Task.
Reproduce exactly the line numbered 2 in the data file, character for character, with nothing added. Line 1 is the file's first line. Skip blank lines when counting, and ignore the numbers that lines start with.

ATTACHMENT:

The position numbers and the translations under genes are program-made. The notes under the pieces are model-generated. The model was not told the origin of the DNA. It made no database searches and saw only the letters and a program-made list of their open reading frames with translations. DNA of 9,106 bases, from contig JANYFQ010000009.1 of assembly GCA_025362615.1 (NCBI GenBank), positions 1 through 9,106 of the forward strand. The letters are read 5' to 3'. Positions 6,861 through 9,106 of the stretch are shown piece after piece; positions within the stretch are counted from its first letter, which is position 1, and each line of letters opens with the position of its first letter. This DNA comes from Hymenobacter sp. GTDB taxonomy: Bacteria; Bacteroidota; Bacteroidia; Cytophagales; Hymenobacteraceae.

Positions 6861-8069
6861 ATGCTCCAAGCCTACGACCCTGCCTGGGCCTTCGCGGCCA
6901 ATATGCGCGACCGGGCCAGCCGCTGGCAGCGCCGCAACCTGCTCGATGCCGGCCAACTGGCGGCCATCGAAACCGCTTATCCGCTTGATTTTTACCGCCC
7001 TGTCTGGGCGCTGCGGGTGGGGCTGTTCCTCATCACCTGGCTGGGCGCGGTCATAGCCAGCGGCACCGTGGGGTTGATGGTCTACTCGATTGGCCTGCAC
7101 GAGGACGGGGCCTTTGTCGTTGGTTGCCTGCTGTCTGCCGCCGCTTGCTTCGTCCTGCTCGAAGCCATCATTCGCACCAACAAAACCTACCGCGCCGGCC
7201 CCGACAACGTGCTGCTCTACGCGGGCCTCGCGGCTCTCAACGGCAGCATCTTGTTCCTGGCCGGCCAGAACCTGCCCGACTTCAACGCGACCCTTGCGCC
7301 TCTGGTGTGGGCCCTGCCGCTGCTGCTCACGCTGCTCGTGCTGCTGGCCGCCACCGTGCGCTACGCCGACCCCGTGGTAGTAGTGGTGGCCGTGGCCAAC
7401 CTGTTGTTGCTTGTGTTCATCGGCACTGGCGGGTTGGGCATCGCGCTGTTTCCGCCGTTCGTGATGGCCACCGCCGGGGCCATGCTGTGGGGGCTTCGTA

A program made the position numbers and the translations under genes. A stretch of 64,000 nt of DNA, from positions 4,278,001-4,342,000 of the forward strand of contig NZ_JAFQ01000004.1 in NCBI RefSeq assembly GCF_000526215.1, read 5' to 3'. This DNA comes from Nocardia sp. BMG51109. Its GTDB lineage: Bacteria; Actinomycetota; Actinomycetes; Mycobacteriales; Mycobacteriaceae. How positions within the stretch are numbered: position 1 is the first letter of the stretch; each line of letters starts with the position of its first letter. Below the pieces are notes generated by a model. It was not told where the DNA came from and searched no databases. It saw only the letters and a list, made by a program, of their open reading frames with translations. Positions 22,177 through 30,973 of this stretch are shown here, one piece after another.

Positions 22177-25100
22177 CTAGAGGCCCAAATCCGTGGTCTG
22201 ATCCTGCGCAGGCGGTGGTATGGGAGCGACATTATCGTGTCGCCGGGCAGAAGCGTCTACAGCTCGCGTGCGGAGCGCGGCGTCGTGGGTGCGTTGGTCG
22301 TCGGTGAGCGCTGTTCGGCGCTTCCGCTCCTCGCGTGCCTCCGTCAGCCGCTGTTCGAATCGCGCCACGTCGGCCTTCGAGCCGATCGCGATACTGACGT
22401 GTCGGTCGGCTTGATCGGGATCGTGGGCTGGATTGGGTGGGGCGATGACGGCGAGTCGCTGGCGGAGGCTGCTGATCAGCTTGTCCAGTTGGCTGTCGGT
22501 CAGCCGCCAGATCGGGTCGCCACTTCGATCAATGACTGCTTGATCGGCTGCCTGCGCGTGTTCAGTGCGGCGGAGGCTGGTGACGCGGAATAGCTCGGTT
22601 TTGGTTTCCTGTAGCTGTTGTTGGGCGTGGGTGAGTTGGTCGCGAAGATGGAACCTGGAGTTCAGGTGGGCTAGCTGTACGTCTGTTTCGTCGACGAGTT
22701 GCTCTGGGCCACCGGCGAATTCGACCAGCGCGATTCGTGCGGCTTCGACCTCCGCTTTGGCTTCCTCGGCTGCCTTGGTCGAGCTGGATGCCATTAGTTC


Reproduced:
Positions 6861-8069